A philosophy of life


For many years I have talked about the importance of a clearly defined life philosophy. These are a set of beliefs that help guide you through life decisions and difficult challenges. The part of your philosophy that perhaps most shapes the way you live are your beliefs around death. Unfortunately, we often only stop to consider these beliefs when we lose someone or are faced with our own health challenges. Such a moment has come for me now. 

Death teaches us that there are no guarantees in life and that nothing is permanent. It reminds us that now is all we have; these fleeting moments to enjoy and appreciate the company of those we love. This can be difficult to remember as we chase our dreams and try to create the future we aspire to. Or when we get bogged down by the dramas and distraction in life. However, it is most important to remember our beliefs in relation to death as we engage in our routines, putting off change or waiting for the right moment to embrace life. When we experience loss we are reminded that important things can’t be put off and that there is risk in taking those you love for granted. 

Last night I laid my dog Chloe to rest. She was my companion of so many years and although I knew our time together was finite I often lived as if she would always be there. Regardless of human or animal, when we develop a bond to another life it is difficult when that bond is broken. So for anyone reading this who has never developed a bond with a pet, it is no different than losing a human loved one. The degree to which someone is a part of your life is the degree to which you will feel their loss regardless of family, friend or pet. People have come and gone in my life over the past fourteen years but Chloe was the constant. She brought a lot of joy into my life and for that, I am eternally grateful.  

Death may bring regrets and thoughts about how things could have been different. Regrets of not spending enough time or appreciating the moments available to us. As I mourn the loss of a life that was closest to me for these fourteen years I embrace gratitude. In a life full of travel I have been so fortunate to have had the opportunity to stay home for the past half-year to be with my ageing dog. Although there were no memorable highlights we had small joys of short walks and quiet times in the garden. I comforted her when she was struggling as she had done for me so many times before. All things considered, it was the best possible scenario.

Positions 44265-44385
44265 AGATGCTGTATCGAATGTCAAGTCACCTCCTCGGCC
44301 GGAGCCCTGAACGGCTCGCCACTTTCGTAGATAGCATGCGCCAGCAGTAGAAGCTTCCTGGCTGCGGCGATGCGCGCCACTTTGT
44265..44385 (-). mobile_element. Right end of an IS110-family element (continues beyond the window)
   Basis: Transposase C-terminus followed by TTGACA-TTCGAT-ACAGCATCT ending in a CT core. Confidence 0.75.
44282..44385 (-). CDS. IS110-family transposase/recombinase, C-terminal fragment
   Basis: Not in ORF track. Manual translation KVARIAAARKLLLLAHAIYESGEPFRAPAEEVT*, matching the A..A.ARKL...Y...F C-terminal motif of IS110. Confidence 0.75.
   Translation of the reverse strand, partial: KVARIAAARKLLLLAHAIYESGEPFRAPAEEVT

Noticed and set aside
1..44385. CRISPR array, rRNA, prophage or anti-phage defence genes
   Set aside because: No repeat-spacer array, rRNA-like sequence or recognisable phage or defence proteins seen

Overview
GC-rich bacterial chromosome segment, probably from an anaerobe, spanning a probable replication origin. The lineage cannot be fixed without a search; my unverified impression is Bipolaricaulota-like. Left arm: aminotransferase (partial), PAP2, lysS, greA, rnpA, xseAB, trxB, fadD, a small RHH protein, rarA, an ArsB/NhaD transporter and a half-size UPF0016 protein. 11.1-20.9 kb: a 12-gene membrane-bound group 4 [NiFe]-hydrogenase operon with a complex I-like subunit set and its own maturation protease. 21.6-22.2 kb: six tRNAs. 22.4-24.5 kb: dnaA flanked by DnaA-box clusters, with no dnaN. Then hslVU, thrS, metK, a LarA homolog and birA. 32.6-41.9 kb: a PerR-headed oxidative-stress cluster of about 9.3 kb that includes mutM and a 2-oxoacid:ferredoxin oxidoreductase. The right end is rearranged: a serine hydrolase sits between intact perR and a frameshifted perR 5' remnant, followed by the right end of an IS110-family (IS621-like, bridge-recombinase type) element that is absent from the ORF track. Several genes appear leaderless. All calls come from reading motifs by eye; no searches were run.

My friends have told me that I gave Chloe a great life. In fact, people have commented that I would have been a great father based on how I took care of my dog. Still, I find myself thinking about times when I shouted at her or was impatient. I think of all the things I could have done better. This is where my philosophy comes into play. It reminds me that, in the words of Wayne Dyer, there is nothing you can should have done or could have done in the present moment. Past choices and actions are unchangeable but we can learn to be more aware of them as they arise. Regardless of whether you believe death is the end or that there is some kind of afterlife, it is important that your philosophy of life reflects the impermanence of the limited time we have to experience it. It can remind us of the valuable time we waste on regret, worry, distractions, or procrastination. Your philosophy of life can contain a reminder to live to the best of your ability and not to wait for death to remind you.